Wednesday, 30 April 2014

Interview with Bill the man behind Cracker Line and Plank Road.

Following on from my last three interviews with some of the people behind the companies and manufacturers who bring us the wonderful miniatures we game and collect here is the next in line.This time we travel over the Atlantic Ocean to speak to Bill from Cracker Line to talk all things American Civil War.

Hello Bill thanks for offering your time to answer some questions for Grand Scale wargaming.

Okay first things first, why, when and where did Cracker Line and Plank Road ACW Miniatures come into being? 
I started Cracker Line almost as an after-thought. I had contacted Bob Soutar at the recommendation of Simon Bargery, owner of Redline 10mm Napoleonic Miniatures. I admired the style of the 10mm Russian infantry in Great Coats. I wanted to have figures in Great Coats sculpted for my upcoming Chattanooga Campaign, which I was bringing to Historicon. The caveat was, they had to be for the Western Theatre and wearing mostly slouch hats. When I received the figures, I was astounded by the detail and the quality of the castings. Griffin Moulds out of the UK does some fine work. My figures came out of the bag ready to paint. I was convinced other people would want to buy these little gems. I had already formed Good Ground, LLC a few years earlier to sell bases and terrain. Now I was ready to start a line of my own. In January of this year I finalized the purchase of Starfort Miniatures from Rod Langton. I originally designed my figures to be compatible with Starfort. They are now Plank Road Miniatures, my answer to those gaming in the Eastern Theatre. I will expand these lines and bring the mould qualities up to the same standards as Cracker Line.

What do think makes a good 10mm ACW miniature?
 My idea of a good 10mm ACW figure is one with a large variety of realistic poses. I studied the art of Don Troiani, Keith Rocco, Dale Gallon and John Paul Strain to develop the poses for my figures. I think my sculptor, Bob Soutar, has successfully given my figures the visual appeal of this fine art work. The poses are active, but not comic in appearance. They look American. One of my customers has said they slouch, they look tired, in short, they look like Civil War soldiers, not well-drilled Europeans in American uniforms. I thought that hit the nail on the head. In fact, his name is William Jones and he is quoted on the home page of my website. I also feel it is important to match the size and girth of other lines so that the figures may be mixed, giving the gamer and almost infinite variety of poses. It never made sense to me to make the figures too large or too small to match other manufacturers. I own figures from many lines, and I wanted my own lines to fit well with them. I think I have accomplished this as well.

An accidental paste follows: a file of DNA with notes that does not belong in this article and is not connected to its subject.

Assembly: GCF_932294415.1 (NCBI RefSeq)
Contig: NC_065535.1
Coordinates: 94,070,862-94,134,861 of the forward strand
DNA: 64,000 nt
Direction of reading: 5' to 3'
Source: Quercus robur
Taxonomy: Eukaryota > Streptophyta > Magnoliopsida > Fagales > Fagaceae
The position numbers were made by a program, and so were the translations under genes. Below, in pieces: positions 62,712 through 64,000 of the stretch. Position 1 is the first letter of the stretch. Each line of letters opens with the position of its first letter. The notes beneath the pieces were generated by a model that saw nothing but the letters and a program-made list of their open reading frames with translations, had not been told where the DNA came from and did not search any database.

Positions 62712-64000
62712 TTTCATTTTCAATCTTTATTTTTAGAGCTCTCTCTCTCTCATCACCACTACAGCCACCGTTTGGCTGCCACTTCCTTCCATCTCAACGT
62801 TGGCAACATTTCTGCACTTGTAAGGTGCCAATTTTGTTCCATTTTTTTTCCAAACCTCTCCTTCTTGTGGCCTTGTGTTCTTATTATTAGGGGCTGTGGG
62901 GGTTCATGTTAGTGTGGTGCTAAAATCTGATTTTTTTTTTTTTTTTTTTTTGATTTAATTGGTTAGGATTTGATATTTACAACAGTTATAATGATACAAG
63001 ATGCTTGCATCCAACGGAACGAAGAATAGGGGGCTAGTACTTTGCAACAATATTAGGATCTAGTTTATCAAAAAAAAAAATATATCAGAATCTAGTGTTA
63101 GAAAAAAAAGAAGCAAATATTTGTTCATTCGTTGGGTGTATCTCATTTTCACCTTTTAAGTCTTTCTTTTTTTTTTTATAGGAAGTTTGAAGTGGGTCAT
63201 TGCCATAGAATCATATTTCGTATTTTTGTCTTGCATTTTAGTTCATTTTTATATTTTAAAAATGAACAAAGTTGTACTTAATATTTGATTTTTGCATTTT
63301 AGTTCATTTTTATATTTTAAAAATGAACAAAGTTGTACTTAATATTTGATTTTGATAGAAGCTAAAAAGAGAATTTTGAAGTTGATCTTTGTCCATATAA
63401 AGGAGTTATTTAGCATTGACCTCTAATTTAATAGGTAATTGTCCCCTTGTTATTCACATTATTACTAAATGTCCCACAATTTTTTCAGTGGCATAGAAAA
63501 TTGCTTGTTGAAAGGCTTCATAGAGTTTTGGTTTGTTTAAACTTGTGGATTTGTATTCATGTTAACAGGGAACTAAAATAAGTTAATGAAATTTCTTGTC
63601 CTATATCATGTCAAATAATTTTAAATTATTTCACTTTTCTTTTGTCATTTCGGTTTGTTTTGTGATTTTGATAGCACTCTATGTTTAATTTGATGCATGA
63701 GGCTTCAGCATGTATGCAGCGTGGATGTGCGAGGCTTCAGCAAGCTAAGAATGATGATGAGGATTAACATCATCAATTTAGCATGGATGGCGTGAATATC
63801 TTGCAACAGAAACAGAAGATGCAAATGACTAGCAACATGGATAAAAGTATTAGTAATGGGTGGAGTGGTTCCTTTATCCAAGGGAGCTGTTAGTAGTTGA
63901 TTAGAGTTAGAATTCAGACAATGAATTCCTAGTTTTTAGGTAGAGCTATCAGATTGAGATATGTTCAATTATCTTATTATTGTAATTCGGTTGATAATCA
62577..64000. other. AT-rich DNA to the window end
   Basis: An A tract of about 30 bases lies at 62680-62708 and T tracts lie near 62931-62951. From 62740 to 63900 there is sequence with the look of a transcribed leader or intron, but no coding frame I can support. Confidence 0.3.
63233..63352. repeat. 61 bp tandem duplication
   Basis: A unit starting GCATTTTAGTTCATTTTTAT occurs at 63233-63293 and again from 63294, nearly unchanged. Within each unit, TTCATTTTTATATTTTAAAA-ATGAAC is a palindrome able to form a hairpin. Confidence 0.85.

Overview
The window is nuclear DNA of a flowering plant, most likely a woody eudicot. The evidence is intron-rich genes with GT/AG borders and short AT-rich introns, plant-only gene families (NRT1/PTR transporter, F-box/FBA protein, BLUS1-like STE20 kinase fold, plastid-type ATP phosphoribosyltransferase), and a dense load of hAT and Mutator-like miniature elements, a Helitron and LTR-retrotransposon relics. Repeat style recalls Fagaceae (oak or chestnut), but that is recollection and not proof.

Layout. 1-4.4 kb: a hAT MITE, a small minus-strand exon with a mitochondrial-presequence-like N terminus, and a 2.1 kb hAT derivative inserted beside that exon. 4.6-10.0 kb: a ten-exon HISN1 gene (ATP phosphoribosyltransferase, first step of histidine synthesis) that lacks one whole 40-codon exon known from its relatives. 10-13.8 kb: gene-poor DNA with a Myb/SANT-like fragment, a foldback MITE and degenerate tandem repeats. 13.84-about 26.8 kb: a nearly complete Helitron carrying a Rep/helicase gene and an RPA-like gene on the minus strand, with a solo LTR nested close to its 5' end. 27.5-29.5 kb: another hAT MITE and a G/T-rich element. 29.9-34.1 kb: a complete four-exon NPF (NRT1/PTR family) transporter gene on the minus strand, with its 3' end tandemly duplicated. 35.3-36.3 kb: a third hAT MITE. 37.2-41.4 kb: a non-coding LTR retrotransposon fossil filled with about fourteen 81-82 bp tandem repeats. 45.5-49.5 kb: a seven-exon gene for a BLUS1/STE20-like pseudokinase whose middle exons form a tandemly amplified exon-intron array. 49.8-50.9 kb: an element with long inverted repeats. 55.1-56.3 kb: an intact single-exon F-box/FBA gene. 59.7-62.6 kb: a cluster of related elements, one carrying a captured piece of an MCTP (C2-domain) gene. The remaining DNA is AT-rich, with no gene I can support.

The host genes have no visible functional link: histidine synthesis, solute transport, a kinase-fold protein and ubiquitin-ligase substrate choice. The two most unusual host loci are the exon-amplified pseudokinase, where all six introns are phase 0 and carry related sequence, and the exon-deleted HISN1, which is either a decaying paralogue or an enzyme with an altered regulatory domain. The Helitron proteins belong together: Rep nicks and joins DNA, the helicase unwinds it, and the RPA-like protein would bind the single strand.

Can you say what ranges and products are next and what's the future for Cracker Line and Plank Road ACW Miniatures?
Cracker Line will do cavalry and Wilder’s Mounted Rifles next. Up next for Plank Road is the Iron Brigade. I will also be altering some of the Plank Road figures and adding poses to the current line to bring them in line with my philosophy. 

With rules solely for 10mm Ancients and Medieval gaming a little thin on the ground is this the same for those who wish to game the ACW period, and what rule sets would you recommend? 
Actually, there are a lot of choices for the Civil War gamer. I, however, love Fire & Fury in both its Brigade and Regimental iterations. In fact, Rich Hasenauer and I are old pards and I have worked with him on many of the scenarios out there today. My regimental and brigade packs were designed with Fire & Fury in mind. 

For anyone interested in starting out along the ACW gaming road what size and what make up of army would you recommend?
It makes sense to start with the regimental sized actions. Doing parts of battles, like the Wheat Field instead of Gettysburg or Starkweather’s stand at Peryville rather than the whole engagement. One can ignore cavalry at first, as it plays only a marginal role in most Civil War battles. Start with infantry and artillery. You can’t go wrong. Most of the manufacturers also have starter packs. My own are called Army Starter Packs, which have one US, one CS Brigade Packs and one artillery battery pack.  

With time spent being involved with Cracker Line and Plank Road ACW Miniatures do you have any of have time to play war games and do you play any other periods apart from ACW?
I do run games as a GM and often push lead with my own club, SMG (South Florida Miniatures Gamers). I have interest in most of the horse and musket periods starting with the French & Indian Wars and AWI all the way up through 1865. I also love WWI, WWII land, air and naval. I have lost count of the number of scales and figures I have. I don’t know any more. The good thing is, neither does my lovely spouse.  

For anybody who hasn't seen your miniatures or products can you give us the web details and links where these could be found? 
Visit my site at and you will see a wide variety of pictures of the figures, battlefields, bases and other accoutrement including my exclusive line of flags from Old Gunny. I now have all the Chickamauga flags in 10mm and will soon be adding Gettysburg. Between the two, there are literally a few hundred options, well researched by Tim Harrop, the Old Gunny himself. A nice thing about Tim, he takes no profit from this as all proceeds are donated to the Museum of the Confederacy. 

Once again thank you Bill for taking time out and answering my questions for Grand Scale Wargaming.
You're most welcome and thanks for the opportunity to talk about Good Ground,LLC.

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